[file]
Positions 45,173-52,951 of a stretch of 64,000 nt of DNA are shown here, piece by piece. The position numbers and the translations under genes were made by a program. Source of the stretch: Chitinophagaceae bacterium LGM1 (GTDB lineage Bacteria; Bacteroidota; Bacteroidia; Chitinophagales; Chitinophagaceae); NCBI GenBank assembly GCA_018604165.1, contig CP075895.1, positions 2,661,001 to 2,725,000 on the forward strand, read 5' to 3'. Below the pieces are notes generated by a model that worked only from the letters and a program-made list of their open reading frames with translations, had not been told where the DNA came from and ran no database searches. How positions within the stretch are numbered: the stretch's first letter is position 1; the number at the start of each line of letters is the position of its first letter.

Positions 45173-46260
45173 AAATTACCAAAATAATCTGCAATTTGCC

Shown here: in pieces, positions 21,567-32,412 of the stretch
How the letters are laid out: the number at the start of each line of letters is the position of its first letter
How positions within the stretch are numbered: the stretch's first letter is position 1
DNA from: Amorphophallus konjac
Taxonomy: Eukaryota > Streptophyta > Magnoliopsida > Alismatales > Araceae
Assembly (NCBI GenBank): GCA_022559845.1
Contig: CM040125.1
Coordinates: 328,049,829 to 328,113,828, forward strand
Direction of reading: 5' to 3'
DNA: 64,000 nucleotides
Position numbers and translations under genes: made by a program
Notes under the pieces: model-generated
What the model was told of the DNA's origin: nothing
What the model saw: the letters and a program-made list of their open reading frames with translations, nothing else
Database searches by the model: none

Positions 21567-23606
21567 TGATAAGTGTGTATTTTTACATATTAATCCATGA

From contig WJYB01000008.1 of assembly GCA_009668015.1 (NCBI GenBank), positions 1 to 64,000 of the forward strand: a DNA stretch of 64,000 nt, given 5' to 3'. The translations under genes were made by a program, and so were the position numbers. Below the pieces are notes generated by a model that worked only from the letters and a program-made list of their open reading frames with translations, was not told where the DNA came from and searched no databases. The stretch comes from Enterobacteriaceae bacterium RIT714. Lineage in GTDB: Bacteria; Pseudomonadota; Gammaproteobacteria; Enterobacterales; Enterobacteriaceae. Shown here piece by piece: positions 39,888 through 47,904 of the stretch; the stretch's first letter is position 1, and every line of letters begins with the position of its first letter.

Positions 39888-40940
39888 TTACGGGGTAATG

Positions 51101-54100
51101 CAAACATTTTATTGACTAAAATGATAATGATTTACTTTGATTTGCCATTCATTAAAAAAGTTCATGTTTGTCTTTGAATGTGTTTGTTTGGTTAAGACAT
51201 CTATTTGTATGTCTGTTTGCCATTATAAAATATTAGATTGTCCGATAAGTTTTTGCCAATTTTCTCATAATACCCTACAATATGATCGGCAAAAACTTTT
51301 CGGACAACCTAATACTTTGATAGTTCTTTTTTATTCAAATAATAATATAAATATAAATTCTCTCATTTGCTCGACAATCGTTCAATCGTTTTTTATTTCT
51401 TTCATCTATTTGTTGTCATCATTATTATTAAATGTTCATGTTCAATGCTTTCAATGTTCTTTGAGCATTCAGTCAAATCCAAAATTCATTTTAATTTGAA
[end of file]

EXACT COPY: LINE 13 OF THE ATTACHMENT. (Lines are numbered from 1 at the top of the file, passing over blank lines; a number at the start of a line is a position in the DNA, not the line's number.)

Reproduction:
DNA: 64,000 nucleotides